Though there is a wide variety of methods for making metal parts, foundries turn to investment casting for a smoother surface finish, tighter tolerances, intricate molding, and high-volume production. When Stainless Foundry & Engineering (SF&E) opened its doors in 1946, we specialized in sand casting, primarily producing impellers for pumps. SF&E added investment casting to its service offering in 1968 in response to the increasing demand for precision parts. We’ve documented our investment casting process in a series of photos as a way to pay homage to this practice, which dates back to 3,000 B.C.
Anatomy of a Pour: Investment Casting Photo Story
What is Investment Casting?
Parts made through investment casting typically have a near-net shape, requiring minimal machining with nearly perfect precision. These characteristics make investment casting ideal for small pieces, parts with complex geometry, or designs needing to meet tight tolerances. Often, size is the determining factor on whether a part should be sand or investment cast – anything over 150 pounds will need to be sand cast due to weight and dimensions.
The investment casting process is often referred to as “lost wax” casting as opposed to sand castings, which are impression-based. Investment casting starts with a wax version of the part to be cast. It is then assembled onto a sprue and coated with a slurry sand mixture to create a hard ceramic shell. This becomes the mold. After the cycle time to properly dry the ceramic shell, which is dependent on alloy and geometry, the wax is melted away so the mold is left hollow. From there, molten metal is poured into the mold to produce the casting. Once cooled, the ceramic shell is removed through blasting, revealing the casting. Follow the photo story below as we walk you through the process, straight from the production floor.
Designing the Pattern
Just like our sanding casting process, foundry engineering at SF&E is a collaboration between our strong team of experienced foundry design engineers and the engineering team of each customer. To meet the highly diverse needs of our customers, SF&E pours more than 250 alloys, backed up by our 75+ year history of expertise. The SF&E team runs the latest and most advanced casting solidification software (Magmasoft) that aids in designing solutions for maintaining casting integrity and a high level of first-run success. Utilizing the program also analyzes metal flow to help improve initial casting quality and mitigate defects.
SF&E engineering works with die makers to design the aluminum mold used to produce the desired casting shape. Similar to sand casting molds, there are two halves used to create the entire part shape. This die block can be used to create hundreds and thousands of identical wax patterns. Now the investment casting production process is ready to begin.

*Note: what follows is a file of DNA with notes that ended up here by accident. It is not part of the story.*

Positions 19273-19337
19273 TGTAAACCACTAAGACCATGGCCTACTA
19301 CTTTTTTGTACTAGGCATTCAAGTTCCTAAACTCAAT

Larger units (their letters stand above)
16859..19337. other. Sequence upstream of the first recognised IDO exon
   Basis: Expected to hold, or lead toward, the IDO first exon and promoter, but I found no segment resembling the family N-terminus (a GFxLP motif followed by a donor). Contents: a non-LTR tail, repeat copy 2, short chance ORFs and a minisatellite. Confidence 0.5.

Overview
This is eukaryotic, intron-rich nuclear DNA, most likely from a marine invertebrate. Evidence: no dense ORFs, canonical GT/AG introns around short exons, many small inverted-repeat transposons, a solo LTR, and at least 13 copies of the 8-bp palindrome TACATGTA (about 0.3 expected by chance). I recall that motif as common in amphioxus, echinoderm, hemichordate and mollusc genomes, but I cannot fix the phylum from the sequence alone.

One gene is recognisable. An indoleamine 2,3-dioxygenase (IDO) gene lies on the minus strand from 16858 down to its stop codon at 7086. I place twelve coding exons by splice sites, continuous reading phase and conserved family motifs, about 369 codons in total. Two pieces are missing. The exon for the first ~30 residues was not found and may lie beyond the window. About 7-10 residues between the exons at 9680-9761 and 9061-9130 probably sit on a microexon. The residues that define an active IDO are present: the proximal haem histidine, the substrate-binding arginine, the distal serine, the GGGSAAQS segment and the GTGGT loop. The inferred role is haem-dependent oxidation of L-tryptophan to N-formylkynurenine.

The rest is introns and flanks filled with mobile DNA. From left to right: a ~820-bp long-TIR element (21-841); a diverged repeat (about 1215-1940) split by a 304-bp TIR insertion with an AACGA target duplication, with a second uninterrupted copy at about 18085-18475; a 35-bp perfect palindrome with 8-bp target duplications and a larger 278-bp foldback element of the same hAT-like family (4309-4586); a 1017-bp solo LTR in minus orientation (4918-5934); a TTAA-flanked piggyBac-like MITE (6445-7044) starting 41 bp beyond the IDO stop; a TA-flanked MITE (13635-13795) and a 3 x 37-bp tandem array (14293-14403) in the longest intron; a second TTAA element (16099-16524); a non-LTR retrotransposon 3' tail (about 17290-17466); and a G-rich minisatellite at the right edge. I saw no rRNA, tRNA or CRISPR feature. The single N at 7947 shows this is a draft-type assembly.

Producing the Parts
First, hot wax is injected into the aluminum die block and once cooled, a wax pattern is removed and inspected. Any imperfections in the wax will also appear in the metal casting so it is important to make necessary adjustments at this stage.
Final wax patterns are assembled onto a sprue, which is a tree-like component that will hold multiple wax patterns. Now they are ready for a two-part dip process.
Wax patterns go through two different phases of being dipped into a mixture of stucco with a slurry binder to form a hard ceramic shell around the pattern. Depending on pattern size, the automated SF&E dipping rooms have a daily capacity of dipping 400 to 600 patterns. To maintain production, SF&E has two dipping rooms, both equipped with robots that have engineered dip routines, such as seen below.
Once all dipping is complete and the hardened shells are dry, the patterns go into a boiler clave, which is a pressure cooker-type vessel to melt the wax. The wax pattern melts away, leaving an empty ceramic shell that becomes the casting mold.
Lastly, prior to pouring, ceramic molds are heat conditioned in a furnace to remove residual wax. Temperature varies depending on the alloy being poured. Once the derived temperature is achieved, pouring can occur which means we introduce molten metal into the molds while they are hot to help maintain consistent temperature control.
Following the pouring and cooling of the casting, SF&E blasts off the ceramic shell, cleans the casting, and cuts off extra metal to reveal the final part.
Non-Destructive Testing (NDT) is a crucial step at SF&E for quality assurance and to meet customer specifications. NDT helps confirm quality or determine if rework is needed. It includes hardness testing, advanced welding, liquid penetrant, magnetic particle, radiographic testing, ultrasonic inspections, and visual inspection. SF&E and its approved providers are certified to the requirements of ASNT SCT-TC-1A and MIL-STD-410.
Though investment casting can come very close to the finished part requirements, the final step involves machining to cut away any excess metal, smooth out edges, buff the metal, and finalize the part.
SF&E uses high-performance alloys to produce high-quality castings of parts primarily for food & beverage, oil & gas, petrochemical, mining, power generation, aerospace, nuclear, and military industries. . We leverage new technology to suit the needs and efficiencies required of each customer, such as 3D printing when a part is too complex of a shape for a typical aluminum die. If you are interested in learning more about our investment casting capabilities, contact us at firstname.lastname@example.org.